—Julie Myerson, The Guardian
“Babysitter is poetry, yes, but hung on a sturdy framework that supports it. Oates gives us a cast of jagged, interesting characters . . . A smashing success.”
—Meredith Mara, Oprah Daily
“Unsettling, mysterious, deft, sinister, eerily plausible.”
—Margaret Atwood, author of The Testaments, via Twitter
“[Oates’s] noirish new novel is particularly dark—and gripping.”
—Christina Ianzito, AARP Magazine
“Oates contorts language in her descriptions of characters, creating unease as you second-guess who these people truly are, and who to trust . . . Despite the horror of the story, Oates’ skill with narrative and her mastery of prose create a compelling study in the most ugly aspects of human desire.”
—Kimberly Long, Financial Times
“Captivating . . . I could not put this book down!”
— Zibby Owens, Good Morning America
“[Oates] proves once again her unerring grasp on America’s worst fears and desires in Babysitter, an extraordinary slice of suburban noir that centers on a white, wealthy, outlying enclave of Detroit terrorized by a child murderer in the 1970s . . . As [Oates] stares unflinchingly down the barrel of America’s race and gender wars, her absolute moral clarity shines through.”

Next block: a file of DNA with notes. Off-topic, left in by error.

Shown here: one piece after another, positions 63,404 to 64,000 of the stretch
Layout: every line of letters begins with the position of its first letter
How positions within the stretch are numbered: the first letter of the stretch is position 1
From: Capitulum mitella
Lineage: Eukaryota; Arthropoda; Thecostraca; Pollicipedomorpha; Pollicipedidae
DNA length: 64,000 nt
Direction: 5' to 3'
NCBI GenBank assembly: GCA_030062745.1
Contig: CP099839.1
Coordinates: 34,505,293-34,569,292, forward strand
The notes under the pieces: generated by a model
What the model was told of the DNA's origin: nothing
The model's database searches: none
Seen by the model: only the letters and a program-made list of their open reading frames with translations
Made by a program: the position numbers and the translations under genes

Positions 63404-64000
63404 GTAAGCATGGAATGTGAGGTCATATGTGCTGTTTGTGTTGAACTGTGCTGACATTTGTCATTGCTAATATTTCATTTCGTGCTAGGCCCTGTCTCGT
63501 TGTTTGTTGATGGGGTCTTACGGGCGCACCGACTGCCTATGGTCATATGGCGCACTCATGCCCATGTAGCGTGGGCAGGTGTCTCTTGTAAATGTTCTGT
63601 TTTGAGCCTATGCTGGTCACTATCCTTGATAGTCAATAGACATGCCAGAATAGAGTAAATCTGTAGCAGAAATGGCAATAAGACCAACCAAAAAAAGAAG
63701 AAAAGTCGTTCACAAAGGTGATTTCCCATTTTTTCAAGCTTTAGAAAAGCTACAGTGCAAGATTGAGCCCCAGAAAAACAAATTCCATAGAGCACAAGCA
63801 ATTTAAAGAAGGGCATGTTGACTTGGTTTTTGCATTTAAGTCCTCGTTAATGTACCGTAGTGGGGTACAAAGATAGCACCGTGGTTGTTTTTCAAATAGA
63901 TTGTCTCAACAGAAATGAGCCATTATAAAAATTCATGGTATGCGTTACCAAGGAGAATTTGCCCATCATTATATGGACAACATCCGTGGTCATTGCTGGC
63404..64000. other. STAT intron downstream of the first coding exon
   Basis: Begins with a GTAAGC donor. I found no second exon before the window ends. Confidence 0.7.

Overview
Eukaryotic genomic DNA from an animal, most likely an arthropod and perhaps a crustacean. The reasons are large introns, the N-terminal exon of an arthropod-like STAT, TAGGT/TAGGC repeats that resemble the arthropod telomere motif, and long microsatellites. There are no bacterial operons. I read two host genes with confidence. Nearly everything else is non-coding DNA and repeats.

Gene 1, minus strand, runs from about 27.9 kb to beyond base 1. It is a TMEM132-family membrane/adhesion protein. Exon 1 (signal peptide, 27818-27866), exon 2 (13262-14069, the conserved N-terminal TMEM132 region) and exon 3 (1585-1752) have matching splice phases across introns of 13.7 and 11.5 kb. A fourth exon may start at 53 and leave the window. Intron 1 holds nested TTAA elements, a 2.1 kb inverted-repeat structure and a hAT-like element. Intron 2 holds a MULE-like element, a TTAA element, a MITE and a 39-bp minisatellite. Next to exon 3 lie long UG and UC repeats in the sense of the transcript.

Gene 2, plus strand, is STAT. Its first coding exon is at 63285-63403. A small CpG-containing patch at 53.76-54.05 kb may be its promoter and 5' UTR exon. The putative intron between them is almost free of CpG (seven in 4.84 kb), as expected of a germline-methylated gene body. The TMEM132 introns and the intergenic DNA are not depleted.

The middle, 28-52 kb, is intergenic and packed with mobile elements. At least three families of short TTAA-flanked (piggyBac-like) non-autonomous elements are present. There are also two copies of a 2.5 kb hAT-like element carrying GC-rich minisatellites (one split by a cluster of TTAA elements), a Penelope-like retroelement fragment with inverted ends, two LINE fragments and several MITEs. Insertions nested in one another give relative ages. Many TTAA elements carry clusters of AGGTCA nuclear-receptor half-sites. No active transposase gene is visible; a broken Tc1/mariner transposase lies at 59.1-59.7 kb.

— Claire Allfree, Daily Mail
“Oates’s unflinching compulsion to go there taps into something powerful and disturbing. I can see a book club discussion of this coming to blows. And possibly some hurled rosé.”
—Lisa Henricksson, Air Mail
“I can’t remember the last time I read a book with the excitement and tension of Babysitter . . . [Oates] is a master at pretty much everything, including domestic suspense . . . Everything crackles: the characters, the plot, she even pumps some new life into the serial killer trope.”
—Lisa Levy, CrimeReads
“Carefully constructed sentences, pitch-perfect dialogue, and a central character who is simultaneously sympathetic and repellent. An outstanding novel from a true modern master who jumps across genres with unrivaled dexterity.”
“A searing work of slow-burning domestic noir . . . Oates paints an unflinching portrait of 1970s upper-middle-class America, touching on issues of racism, classism, and institutional abuse while exploring society’s tendency to value women solely in relation to the role they fill—be it wife, mother, or sexual object.”